NACOGDOCHES, Texas — A thrum of light chatter and crinkling snack bags filled the Academic Assistance and Resource Center on the Stephen F. Austin State University campus as 45 incoming first-generation freshmen settled into their afternoon break.
Fresh out of a training module on Microsoft’s OneDrive file sharing application — preceded by an hourlong session on dealing with stress — students of the Generation Jacks Summer Leadership Academy continued to buzz with excitement.
“I love it,” said Ashlynn Beard of Arlington, incoming SFA freshman and GenJack academy participant. “The group already feels like a family. I feel like I really can open up to a lot of people in here because we have all gone through the same or similar things with our parents. Probably all of our parents struggled because they didn’t go to college and things were probably a lot harder for them.”
Generation Jacks began in fall 2014 as the brainchild of Dr. Marc Guidry, associate dean of the College of Liberal and Applied Arts, and Dr. Michael Walker, assistant dean of Student Affairs Support Services and associate professor of psychology.
“I got an email from SFA about GenJacks, my mom and I talked about all the perks and decided this is what I wanted to do,” said Denis Castillo of Grand Prairie, an incoming SFA freshman and academy participant. “What stood out to me about the program was the fact that all four years of college, we are going to be with the same group of people until we graduate. If we fall behind, someone here will be able to help.”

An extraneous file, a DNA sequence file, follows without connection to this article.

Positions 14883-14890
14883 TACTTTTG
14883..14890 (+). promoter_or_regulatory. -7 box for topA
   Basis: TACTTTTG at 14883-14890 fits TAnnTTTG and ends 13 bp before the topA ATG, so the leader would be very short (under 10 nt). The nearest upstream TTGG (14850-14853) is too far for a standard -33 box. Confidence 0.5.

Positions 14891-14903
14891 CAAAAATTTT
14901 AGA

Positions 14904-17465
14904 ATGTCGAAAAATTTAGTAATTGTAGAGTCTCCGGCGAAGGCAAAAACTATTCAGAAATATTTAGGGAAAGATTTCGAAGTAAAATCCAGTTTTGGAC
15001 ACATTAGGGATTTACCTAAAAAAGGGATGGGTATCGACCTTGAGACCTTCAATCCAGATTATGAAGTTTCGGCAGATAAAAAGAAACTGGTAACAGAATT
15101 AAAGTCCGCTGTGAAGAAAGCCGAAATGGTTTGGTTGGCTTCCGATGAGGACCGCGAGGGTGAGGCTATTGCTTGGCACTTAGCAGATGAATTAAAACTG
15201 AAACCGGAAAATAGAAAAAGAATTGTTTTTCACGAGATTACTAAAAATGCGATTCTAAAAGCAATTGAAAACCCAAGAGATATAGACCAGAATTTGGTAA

The aim of GenJacks is to provide an academic and social support system for first-generation students who often don’t have the benefit of a close family member with college experience.
“There has never been a program like GenJacks at SFA before, so we are charting new territory, creating higher expectations for our first-generation students, and breaking through barriers to help them become both scholars and servant-leaders at SFA,” Guidry said. “The difference between when we started the program three years ago and now is like night and day. We have never done a weeklong summer leadership academy with our students until now. We believe this new, concentrated orientation to SFA is going to boost our students and enable them to go even higher.”
Begun on Sunday, the academy is a crash course on all things college. GenJacks wake up at 7 a.m. each day and attend a consortium of sessions, modules and student-led reflections on the day’s events. The sessions teach them everything from understanding financial aid to time management.
“The rigor is intentional,” said Chelsea Heidbrink, SFA coordinator of student success. “It isn’t to bog them down or overwhelm them, but really just to give them as many tools, resources and information as we can to ensure they don’t have any doubts about their abilities or about choosing to spend their future here at SFA.”
The academy itself is an extension of the overall GenJacks program, which allows first-generation students to take courses together for their first three semesters. They then become mentors to new first-generation students and to high school students seeking to attend college.
“This highly integrated approach to student engagement, both academically, professionally and socially, will continue to demonstrate success for our students,” Walker said. “It will embody the SFA Way and provide those transformative experiences that will allow our GenJacks graduates to succeed well beyond our campus.”
GenJacks participants and leaders raved about the academy and the bonds already forged in a few days’ time.
“I am most excited to see them transform themselves in just a week,” Heidbrink said. “First-generation students are incredible students. I was a first-generation student, as well, and so it is personal for me, too. FG students are resilient and determined and for me to see that come to fruition as it relates to college is just a really amazing experience — for them and for me.”
According to data collected and kept by Guidry and Walker, retention rates have improved for first-generation students participating in GenJacks. GenJacks, as a whole, also have a higher GPA than their first-generation peers who are not in the program.